Animation studios from across the region gathered for a special session at last month’s MENA ICT forum in Amman to discuss the challenges facing their industry, which include a paucity of investment, high operating costs, poor promotional channels, and a lack of consumer demand.
“Production is threatened in this part of the world unless we develop a different approach to deal with it,” warned Samer Hamarneh, a senior manager with the Rubicon Group, whose pre-production office in Amman has helped create Pink Panther cartoons and Sesame Street videos.
Hamarneh, who heads Rubicon’s Manila office, said 60 percent of Japan’s animation sector is financed by the country’s government. He questioned why the same backing wasn’t present in the Middle East. “We do not get any support in the region. Why don’t we?”
Other animation company representatives were frustrated with the lack of private investment in the industry and the scarcity of demand at a regional level. “One of the main problems is how to promote projects which have already been produced. This is something we are trying to solve. We need solid promotional programs in order to reach the points of distribution with our product and then hit the market,” said Osama Khalifa, founder of Saudi Arabia’s Ella Cartoon.
Animation design is a lengthy process where teams of artists hunch over their computers for months, and even years, to produce only feature length movies. Investment in technological development and cutting-edge software are sometimes unaffordable for production houses if not backed by a secure buyer for their work.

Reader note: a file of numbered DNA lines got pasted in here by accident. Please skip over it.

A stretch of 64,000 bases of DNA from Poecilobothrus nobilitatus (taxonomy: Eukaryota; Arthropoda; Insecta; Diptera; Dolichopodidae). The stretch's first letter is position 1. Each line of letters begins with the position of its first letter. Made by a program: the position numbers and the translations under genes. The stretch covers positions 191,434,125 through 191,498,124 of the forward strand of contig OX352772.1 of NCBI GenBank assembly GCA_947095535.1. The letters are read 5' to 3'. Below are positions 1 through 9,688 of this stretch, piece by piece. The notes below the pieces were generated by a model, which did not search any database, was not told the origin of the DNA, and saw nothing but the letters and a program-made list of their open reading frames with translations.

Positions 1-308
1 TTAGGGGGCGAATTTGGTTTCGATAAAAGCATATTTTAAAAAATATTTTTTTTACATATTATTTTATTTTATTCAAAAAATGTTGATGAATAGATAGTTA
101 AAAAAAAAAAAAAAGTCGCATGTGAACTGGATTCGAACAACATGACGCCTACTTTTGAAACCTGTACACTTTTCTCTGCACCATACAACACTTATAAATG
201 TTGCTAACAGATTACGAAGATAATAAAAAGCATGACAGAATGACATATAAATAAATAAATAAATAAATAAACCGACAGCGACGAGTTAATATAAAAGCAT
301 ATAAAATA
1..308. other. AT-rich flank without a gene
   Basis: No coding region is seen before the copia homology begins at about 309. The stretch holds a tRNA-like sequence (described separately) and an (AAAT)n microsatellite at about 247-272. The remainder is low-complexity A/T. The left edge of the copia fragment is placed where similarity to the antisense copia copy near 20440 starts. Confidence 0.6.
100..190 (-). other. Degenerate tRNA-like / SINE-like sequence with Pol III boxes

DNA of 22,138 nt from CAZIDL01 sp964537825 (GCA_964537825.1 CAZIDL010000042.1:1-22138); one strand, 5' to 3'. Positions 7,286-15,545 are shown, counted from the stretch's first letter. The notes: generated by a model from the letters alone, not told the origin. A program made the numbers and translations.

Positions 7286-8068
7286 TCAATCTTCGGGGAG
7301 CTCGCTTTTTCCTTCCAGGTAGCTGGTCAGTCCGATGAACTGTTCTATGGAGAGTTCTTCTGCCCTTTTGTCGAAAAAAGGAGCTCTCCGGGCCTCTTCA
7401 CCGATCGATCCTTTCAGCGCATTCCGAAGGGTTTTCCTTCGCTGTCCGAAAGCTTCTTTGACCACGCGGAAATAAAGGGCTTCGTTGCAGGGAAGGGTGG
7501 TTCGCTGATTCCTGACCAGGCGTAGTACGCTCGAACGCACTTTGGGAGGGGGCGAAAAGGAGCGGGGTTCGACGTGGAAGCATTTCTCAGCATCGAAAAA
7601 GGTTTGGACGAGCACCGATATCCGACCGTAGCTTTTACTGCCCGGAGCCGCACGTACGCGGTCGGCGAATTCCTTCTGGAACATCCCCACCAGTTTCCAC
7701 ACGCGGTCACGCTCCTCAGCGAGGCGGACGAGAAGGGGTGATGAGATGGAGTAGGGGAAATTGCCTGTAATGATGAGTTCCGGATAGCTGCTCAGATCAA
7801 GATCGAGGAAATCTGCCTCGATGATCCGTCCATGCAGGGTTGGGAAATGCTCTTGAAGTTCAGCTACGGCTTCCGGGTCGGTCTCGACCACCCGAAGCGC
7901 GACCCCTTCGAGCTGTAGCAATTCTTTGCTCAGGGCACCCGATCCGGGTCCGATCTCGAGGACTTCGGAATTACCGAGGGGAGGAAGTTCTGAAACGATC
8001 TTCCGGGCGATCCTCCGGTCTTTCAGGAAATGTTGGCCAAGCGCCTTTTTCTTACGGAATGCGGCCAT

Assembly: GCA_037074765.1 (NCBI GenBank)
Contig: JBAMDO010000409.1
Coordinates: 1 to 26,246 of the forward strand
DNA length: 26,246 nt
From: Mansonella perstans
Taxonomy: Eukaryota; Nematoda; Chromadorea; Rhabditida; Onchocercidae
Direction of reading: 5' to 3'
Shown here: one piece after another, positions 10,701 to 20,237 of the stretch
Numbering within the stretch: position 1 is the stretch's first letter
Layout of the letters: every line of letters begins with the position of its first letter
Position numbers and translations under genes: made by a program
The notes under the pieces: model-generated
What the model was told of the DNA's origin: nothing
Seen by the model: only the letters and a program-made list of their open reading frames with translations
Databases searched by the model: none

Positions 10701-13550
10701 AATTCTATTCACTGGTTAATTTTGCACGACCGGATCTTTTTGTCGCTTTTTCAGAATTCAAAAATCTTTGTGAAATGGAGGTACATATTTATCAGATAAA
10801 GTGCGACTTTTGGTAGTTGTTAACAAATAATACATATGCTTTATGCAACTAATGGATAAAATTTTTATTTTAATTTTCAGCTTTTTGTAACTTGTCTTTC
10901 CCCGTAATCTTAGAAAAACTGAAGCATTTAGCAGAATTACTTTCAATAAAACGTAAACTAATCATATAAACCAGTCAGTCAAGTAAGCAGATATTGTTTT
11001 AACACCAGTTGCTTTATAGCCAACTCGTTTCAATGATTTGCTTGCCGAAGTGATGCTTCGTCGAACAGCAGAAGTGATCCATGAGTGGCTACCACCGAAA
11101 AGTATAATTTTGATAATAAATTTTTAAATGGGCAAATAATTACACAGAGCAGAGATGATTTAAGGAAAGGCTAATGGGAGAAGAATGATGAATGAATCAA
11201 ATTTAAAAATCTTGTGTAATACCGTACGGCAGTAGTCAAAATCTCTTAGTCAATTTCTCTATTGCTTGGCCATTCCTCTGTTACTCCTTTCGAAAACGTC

This leads to production houses across the region refraining from working on new projects amid fears of huge economic losses.
Khalifa said producers in the region should focus on the market over the product because regardless of how good the product is, finding a buyer is the first step to its success. With that in mind, production houses are increasingly pointing out the importance of an industry shift at a regional level to bulk up the sector’s growth and financial support.
Challenges like downloads of animation content from the Internet are also hampering the industry, as revenues coming from the selling of DVDs nosedived in the past years, wiping out profits. “Profits that we used to rake in before the downloading went viral used to be enough to cover all expenses and generate profits for many production houses. Today this does not exist anymore,” Hamarneh said.
However, quality of production has shot up in a region that, until recently, was still looking to international productions to fill the void of animation work being completed locally. “Today we are on the right path as we are progressing in reaching international levels concerning the quality of our work,” Khalifa said. “We feel that we can produce enough in the Arab world, and are capable of carrying out very sophisticated projects. But we need to look for solutions to support our production and reach more effective channels of distribution in a fast-changing industry.”